The Balas at Bala

Last names come in a variety of different flavors. Family names, father’s name, husband’s family name, husband’s name, the name of your hometown, occupation. Our brand of surnames belongs to the Father’s-name-variety and given that the father’s name is all of 15 syllables, we can be excused for cutting it short to the first four letters every now and then. For convenience and sanity.

In other news, if ever one is looking for some aspect of  the English countryside to compare and contrast with South India, I think an area of stiff competition could be in the names. The Welsh names were some of the most tongue-twisting I have ever come across. And this is from a person who has visited Hawaii( LLanfo, LLyn Tegid, Afon Trywryn, Gwydyr, Llangolen and so on. School is written as’ Ysgol’ pronounced Yisgool. Can anyone see how similar that sounds to the famous South Indian  pronunciation of Is-cool? (Is School cool? Or is Is-cool cool? Or school is cool?)

For Is-cool to be understood as School and then to be -reinterpreted as Ysgol must be hard work. Now please imagine the plight of Indian Americans trying to understand the Tom-Tom’s British accent while pronouncing Welsh names. It is no wonder that we went-the-round-about-in-Ysgol what?! ((  Before we could understand the Tom-Tom and interpret what it is saying, the round about had already spun us out in a totally different direction.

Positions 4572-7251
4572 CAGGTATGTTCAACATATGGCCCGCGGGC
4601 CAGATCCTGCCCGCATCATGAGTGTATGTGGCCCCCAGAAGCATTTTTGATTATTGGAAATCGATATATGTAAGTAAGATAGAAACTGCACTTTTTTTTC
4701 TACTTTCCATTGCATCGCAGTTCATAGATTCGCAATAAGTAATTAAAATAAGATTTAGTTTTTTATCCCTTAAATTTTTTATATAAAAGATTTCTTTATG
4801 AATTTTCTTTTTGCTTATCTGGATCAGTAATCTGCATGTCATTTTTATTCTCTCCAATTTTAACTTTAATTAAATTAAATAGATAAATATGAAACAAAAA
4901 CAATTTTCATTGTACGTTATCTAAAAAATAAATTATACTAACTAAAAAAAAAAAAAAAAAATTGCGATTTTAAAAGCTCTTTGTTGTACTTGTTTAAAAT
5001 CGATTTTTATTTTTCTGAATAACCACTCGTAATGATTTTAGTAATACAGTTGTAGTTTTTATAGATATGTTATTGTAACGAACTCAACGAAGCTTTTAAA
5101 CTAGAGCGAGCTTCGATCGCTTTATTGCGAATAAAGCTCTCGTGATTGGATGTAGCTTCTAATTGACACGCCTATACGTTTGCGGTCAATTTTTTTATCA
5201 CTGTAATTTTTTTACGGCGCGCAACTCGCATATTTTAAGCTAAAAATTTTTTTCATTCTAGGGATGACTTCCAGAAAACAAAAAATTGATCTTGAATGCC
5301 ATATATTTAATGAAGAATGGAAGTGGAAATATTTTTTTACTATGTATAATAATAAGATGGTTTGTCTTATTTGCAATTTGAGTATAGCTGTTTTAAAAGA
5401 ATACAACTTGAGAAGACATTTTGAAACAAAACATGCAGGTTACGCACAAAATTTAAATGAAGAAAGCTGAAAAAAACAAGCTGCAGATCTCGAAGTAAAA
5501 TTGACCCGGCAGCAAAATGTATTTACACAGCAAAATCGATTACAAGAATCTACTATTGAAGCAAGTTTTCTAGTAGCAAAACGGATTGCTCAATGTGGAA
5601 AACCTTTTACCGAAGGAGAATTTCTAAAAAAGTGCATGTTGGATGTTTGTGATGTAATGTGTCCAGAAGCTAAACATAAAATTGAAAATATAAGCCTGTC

However, there are benefits to this and one of them is the fact that we stayed in a place called ‘Bala’ (The first four letters in the alphabet soup that produces my father’s name) Bala is home to the largest lake in Wales and is a bustling town of about 100 residents (one of whom is having their home remodeled, and that is the talk of the residents) The husband and brother had found a marvelous cottage in the middle of nowhere i.e. about 5 miles from Bala. I kid of course, but Bala was beautiful (

The Bala Lake:
The Bala Lake:

The directions to the cottage were something like this:

  • Satellite navigation will end at one point in the road.
  • Keep going.
  • You will notice a road sign saying the road ends and there are no more through roads.
  • Keep going.

What they should have said:

  • The roads are narrow. If another car approaches, God help you.
  • You will see three ponds, three ducks, a farm full of sheep and 15 rabbits.
  • Keep going.
  • After this you will see two gates. Send the author of future blogs about the trip to heave and ho as hard as she can to open them, while the rest of the party sits in the car and cackles at her plight.
  • Keep going.

After all of this, I have got to tell you was the most marvelous experience of all time! For the first time in many years, we found ourselves without hearing any man-made sounds for a few days. All you could hear for miles around was the soothing sound of lambs and sheep baa-ing, the song of birds and the sound of a rushing stream of water.  I suppose people find this when they go camping to some place in the woods or something, but smack in the middle of this bucolic heaven was a cottage with all modern amenities. If ever there was bliss, it was the gratitude of knowing a warm, comfortable lodging awaited you the moment the stars shone down.

Thank you Bala for everything (My father first and then the town).

The Balas at Bala
The Balas at Bala

Coming up next: What the sheep taught us at Bala.

2 thoughts on “The Balas at Bala”

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